Thursday, November 29, 2012

Judas Christie Tries Out Soviet Union Economics

By Murray Sabrin

The Christie administration is on the warpath against so-called price gougers. Attorney General Chiesa has filed suit against gas stations and hotels and motels charging them with violating the state’s anti-gouging laws. As the Attorney General stated, “Safe, comfortable lodging is not a luxury when people have been displaced from their homes.” AG Chiesa obviously never took an introductory course in economics.

When a natural disaster occurs and the supply of goods and services is disrupted or costs rise to maintain services in motels and hotels, a rise in prices is not price gouging but reflects the new supply and demand relationship that exists in the marketplace. In other words, the drop in supply cannot fulfill all the demand at previous prices, hence prices rise to balance supply with demand.

For the state to mandate that prices should rise by X percent during an emergency is arbitrary and capricious. No law can dictate the “correct” or “fair” price for any good or service during “normal” times let alone during a natural disaster when there is a supply disruption. To think otherwise is to embrace the economics of the old Soviet Union.

Governor Christie got onto the anti-price gouging bandwagon spirit in the following statement, “The last thing people put out of their homes in a natural disaster should have to confront is price gouging from unscrupulous profiteers. It’s illegal, offensive and completely opposite the spirit of cooperation we saw from just about everywhere else in our state.” And the governor wants to attract businesses to the state. Lots of luck using the most left-wing rhetoric anyone can employ.

The governor and attorney general reflect the sentiment of the public at large that has been taught for generations that grandstanding politicians and their obsequious bureaucrats should— and must—override the laws of economics.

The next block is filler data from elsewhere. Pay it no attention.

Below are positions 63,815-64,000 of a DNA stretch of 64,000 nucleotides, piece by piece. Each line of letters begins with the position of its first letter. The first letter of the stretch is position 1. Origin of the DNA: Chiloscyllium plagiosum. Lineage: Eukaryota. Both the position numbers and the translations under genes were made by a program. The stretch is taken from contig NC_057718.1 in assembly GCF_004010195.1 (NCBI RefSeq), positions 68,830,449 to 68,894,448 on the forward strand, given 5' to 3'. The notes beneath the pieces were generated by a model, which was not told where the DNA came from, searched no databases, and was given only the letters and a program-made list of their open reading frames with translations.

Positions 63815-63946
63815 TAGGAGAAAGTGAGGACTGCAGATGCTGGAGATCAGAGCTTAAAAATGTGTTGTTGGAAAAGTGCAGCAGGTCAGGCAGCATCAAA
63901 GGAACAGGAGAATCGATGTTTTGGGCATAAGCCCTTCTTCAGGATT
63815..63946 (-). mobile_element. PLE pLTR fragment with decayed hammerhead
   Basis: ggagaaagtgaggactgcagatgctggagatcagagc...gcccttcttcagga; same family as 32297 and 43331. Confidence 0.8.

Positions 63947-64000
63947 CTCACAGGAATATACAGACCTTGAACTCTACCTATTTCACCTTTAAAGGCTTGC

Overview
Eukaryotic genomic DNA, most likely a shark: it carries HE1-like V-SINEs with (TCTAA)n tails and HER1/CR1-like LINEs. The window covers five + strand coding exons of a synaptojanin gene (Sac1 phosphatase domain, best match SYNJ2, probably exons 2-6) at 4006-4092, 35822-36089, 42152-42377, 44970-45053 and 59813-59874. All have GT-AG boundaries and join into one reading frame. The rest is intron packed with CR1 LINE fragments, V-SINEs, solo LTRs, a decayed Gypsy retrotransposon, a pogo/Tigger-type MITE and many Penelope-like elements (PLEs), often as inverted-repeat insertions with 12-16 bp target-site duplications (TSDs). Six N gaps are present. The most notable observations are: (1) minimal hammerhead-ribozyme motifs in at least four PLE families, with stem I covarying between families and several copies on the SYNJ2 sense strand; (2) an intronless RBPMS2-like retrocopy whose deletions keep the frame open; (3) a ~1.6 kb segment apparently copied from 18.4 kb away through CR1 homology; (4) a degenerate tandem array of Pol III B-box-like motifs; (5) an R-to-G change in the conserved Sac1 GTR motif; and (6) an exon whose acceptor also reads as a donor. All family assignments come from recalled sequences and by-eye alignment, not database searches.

For all the kudos Governor Christie is getting for his performance as chief executive of the state during this difficult times, his true colors are showing when it comes to basic economic principles: to hell with supply and demand, might makes right.

The above originally appeared at


  1. We tried that in Florida and the result was most stations stayed closed to avoid getting tagged with gouging charges. Better to file an insurance claim and wait for your money then deal with the risk of getting hit with charges.

  2. Free-market economics is truth for all time, yet it's even harder to convert people in emergencies when they need free trade/prices the most.

    My brother works at a NJ hotel. The manager proudly told me they had not raised rates due to the unfortunate plight of the people. The hotel, like most, was booked solid for days. How many would have stayed for a shorter duration or not at all, if prices were allowed to reflect supply/demand? Helping people in times of emergency is commendable and necessary, but with a finite number of rooms/resources, individuals can't help everyone. The government is the only entity that pretends it can.